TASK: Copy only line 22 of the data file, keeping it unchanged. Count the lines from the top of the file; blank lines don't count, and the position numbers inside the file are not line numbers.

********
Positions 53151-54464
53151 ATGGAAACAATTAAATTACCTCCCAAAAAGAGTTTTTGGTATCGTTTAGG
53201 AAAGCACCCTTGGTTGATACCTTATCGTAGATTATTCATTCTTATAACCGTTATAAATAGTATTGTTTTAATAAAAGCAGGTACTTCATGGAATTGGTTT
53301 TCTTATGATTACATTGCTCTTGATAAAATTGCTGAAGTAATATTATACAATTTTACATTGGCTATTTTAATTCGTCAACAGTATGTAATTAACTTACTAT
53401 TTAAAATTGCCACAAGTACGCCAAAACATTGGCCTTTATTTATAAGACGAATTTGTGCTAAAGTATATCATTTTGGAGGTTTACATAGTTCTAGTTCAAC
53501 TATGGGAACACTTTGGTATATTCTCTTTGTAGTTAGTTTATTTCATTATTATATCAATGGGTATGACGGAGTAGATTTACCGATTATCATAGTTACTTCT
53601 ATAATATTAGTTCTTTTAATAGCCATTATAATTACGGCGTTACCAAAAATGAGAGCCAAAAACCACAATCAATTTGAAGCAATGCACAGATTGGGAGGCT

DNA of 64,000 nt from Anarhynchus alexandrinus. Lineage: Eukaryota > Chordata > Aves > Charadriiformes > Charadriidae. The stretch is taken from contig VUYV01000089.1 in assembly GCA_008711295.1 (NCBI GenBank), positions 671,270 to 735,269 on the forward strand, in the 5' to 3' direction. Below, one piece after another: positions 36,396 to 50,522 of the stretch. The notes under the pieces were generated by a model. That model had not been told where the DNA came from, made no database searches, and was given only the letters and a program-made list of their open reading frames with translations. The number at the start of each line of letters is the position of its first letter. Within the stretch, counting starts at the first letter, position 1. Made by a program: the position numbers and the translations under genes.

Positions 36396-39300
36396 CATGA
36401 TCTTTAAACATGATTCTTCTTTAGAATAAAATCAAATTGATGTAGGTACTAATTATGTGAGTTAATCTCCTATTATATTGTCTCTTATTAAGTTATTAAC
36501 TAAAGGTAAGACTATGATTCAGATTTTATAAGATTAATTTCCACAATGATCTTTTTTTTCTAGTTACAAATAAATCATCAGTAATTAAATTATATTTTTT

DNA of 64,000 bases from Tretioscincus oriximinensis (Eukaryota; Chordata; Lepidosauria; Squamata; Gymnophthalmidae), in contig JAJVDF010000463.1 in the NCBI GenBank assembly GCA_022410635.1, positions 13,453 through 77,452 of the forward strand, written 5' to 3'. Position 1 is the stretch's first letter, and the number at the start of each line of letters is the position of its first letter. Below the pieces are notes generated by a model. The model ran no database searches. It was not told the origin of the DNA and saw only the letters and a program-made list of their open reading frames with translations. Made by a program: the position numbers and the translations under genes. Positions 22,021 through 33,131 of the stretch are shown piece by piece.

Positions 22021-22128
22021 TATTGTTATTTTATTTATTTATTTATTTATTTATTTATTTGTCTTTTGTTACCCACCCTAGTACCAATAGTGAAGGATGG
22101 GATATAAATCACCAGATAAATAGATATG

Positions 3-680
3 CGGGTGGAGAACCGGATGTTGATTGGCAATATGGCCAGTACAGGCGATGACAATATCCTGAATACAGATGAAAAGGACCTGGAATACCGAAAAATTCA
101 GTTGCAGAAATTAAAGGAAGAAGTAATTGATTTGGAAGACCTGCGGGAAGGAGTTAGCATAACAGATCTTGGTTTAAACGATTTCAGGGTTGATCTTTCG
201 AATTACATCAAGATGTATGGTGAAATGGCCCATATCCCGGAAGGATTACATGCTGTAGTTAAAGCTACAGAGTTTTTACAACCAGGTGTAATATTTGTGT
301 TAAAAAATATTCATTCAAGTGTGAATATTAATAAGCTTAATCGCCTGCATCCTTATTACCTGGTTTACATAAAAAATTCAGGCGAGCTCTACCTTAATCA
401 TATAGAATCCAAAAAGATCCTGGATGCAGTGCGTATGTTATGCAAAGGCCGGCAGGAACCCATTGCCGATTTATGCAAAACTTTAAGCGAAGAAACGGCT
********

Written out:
401 TATAGAATCCAAAAAGATCCTGGATGCAGTGCGTATGTTATGCAAAGGCCGGCAGGAACCCATTGCCGATTTATGCAAAACTTTAAGCGAAGAAACGGCT